Quality indicators to measure blood pressure management over a time interval.
Mabotuwana T., Warren J., Elley CR., Kennelly J., Paton C., Wai KC., Wells S.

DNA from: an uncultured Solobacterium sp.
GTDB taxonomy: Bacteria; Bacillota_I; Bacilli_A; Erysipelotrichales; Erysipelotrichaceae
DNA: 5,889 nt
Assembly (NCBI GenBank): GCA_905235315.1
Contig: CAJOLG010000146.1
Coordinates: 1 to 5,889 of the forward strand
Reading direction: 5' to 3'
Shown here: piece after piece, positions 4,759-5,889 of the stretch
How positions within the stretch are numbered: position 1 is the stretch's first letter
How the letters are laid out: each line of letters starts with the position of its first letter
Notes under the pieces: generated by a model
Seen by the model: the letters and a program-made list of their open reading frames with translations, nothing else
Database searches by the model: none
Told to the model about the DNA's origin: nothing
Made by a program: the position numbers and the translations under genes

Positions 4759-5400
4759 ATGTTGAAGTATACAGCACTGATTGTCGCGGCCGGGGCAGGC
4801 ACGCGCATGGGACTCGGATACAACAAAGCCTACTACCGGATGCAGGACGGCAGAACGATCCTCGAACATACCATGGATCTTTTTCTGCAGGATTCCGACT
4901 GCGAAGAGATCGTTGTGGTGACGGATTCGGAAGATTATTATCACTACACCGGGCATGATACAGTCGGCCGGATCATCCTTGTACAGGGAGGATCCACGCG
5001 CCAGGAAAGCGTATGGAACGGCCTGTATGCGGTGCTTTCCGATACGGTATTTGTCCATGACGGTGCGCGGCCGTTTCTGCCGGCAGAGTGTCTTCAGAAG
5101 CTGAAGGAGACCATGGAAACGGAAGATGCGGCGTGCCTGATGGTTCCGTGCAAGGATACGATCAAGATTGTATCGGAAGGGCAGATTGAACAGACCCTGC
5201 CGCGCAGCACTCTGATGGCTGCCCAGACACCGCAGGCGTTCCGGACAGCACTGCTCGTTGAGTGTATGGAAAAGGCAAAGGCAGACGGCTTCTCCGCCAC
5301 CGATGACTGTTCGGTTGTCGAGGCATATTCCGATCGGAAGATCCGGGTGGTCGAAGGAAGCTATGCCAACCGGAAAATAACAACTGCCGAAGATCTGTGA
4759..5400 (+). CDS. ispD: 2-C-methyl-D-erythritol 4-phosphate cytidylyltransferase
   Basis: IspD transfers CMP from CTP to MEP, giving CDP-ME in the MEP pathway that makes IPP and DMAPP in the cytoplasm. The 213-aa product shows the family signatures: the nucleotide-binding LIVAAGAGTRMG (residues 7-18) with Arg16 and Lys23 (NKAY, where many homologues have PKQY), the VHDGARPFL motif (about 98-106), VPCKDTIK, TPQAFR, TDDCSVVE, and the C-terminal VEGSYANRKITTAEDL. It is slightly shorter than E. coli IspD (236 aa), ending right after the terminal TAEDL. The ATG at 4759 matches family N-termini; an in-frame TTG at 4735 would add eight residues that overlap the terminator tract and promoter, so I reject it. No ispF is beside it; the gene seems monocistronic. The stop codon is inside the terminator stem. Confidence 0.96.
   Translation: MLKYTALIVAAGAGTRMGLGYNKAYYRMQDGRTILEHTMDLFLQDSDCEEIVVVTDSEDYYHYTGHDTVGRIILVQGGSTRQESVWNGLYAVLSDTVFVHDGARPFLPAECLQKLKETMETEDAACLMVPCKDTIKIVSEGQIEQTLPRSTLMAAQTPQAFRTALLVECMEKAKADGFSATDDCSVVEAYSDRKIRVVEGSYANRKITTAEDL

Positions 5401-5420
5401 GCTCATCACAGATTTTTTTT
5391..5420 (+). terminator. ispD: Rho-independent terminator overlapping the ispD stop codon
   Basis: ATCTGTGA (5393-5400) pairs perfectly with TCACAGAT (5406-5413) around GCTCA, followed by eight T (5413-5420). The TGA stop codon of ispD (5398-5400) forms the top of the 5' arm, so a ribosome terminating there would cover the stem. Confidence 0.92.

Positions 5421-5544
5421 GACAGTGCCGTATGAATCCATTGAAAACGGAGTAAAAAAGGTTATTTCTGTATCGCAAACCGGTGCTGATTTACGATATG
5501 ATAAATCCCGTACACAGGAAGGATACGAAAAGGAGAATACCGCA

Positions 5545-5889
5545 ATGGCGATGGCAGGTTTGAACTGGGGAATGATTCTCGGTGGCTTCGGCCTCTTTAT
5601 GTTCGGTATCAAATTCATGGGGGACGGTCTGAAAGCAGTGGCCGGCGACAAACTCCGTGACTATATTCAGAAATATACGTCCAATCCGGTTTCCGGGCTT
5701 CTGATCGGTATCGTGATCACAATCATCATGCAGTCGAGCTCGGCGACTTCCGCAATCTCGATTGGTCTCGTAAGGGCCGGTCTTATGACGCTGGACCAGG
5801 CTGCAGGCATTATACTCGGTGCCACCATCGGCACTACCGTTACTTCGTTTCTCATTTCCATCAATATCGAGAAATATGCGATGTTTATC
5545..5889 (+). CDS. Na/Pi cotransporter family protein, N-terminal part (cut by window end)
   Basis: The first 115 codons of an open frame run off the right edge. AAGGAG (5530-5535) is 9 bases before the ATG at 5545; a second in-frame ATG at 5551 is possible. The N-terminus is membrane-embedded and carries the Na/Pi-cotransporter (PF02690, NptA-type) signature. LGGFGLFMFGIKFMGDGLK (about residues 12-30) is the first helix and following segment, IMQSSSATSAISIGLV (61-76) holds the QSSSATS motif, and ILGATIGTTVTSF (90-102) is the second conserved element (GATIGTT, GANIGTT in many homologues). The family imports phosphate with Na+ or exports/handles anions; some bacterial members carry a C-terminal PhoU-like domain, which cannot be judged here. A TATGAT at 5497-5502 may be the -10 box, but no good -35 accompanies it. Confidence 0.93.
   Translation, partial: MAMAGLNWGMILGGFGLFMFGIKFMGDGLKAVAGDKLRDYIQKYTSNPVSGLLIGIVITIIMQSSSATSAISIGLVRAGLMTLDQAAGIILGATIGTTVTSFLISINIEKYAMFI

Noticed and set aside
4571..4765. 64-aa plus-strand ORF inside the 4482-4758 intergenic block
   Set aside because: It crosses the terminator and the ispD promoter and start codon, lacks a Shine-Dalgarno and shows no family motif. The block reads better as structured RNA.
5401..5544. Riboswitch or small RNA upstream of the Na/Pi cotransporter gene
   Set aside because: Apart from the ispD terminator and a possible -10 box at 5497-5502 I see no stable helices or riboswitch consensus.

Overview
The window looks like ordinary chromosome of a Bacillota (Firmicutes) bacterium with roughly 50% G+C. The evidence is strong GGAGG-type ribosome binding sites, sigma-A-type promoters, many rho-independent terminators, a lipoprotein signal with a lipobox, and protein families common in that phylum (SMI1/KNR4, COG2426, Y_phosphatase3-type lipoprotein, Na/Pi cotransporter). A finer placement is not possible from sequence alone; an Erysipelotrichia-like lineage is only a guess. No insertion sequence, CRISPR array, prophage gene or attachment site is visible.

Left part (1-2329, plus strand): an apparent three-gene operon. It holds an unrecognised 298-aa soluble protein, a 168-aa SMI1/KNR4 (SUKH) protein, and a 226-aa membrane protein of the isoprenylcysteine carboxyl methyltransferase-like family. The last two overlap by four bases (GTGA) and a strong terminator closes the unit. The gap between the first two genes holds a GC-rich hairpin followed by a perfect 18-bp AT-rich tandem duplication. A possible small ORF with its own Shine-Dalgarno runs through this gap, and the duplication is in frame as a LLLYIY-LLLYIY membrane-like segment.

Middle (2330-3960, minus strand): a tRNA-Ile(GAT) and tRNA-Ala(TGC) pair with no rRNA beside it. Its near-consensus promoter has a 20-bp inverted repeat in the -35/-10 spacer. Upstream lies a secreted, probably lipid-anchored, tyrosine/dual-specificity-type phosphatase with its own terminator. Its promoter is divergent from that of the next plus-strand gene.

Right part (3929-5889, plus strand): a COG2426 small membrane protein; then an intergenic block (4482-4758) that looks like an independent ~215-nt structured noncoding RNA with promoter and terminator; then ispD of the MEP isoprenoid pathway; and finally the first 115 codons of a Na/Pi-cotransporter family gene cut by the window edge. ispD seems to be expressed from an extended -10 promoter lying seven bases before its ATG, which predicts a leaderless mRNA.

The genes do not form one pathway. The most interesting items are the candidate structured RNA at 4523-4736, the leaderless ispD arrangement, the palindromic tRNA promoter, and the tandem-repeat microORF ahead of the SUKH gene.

BACKGROUND: Quality indicators are an important part of the primary care landscape, but focus strongly on point-in-time measurements, such as a patient's last blood pressure (BP) measurement. There is a larger space of possible measurements, including ones that more explicitly consider management over an interval of time. OBJECTIVE: To determine the predictive abilities of five different quality indicators related to poor BP control. METHODS: Data from two New Zealand general practices was analysed on five BP control indicators for patients with diagnosed hypertension: 1) last BP high (>150/90 mmHg); 2) last BP high or no BP measurement; 3) two or more consistently high BP measurements for ≥ 90 days; 4) a high BP then lapse of >120 days in BP measurement; and 5) antihypertensive medication possession ratio (MPR) of <80%. Probability that a patient would be identified by each indicator for the nine-month evaluation period ending 31 March 2009 was computed for each indicator one quarter, two quarters and three quarters prior to this date. Associations among the five indicators for the evaluation period were also calculated. RESULTS: Positive predictive value (PPV) of indicators for the same indicator nine months later ranged from 27% (last BP high) to 64% (MPR). PPVs among the five measures with respect to the same time period ranged from 9% to 77% (median 33%). CONCLUSIONS: Modest PPVs between indicators suggest the importance of considering multiple indicators to incentivise best management across diverse aspects of BP control.